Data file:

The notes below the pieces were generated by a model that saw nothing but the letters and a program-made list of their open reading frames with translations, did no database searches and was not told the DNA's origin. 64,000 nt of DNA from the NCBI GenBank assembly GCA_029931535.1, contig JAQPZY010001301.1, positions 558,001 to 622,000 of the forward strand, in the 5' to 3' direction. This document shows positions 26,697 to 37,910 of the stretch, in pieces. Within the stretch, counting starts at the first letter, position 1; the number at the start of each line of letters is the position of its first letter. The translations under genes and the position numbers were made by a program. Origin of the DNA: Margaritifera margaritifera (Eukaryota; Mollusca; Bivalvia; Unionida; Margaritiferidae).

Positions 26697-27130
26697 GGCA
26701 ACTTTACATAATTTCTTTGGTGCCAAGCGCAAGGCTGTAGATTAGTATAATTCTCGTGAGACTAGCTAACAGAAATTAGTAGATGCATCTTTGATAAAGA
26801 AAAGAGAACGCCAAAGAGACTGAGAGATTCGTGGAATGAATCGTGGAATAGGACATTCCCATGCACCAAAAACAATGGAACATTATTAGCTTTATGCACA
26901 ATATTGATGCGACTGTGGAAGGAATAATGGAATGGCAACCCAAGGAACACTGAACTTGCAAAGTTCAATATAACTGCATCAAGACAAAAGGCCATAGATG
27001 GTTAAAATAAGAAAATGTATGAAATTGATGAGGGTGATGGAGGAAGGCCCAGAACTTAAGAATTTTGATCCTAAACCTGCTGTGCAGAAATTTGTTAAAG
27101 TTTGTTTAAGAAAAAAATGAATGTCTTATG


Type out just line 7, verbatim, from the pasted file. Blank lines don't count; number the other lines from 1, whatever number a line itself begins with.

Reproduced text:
27001 GTTAAAATAAGAAAATGTATGAAATTGATGAGGGTGATGGAGGAAGGCCCAGAACTTAAGAATTTTGATCCTAAACCTGCTGTGCAGAAATTTGTTAAAG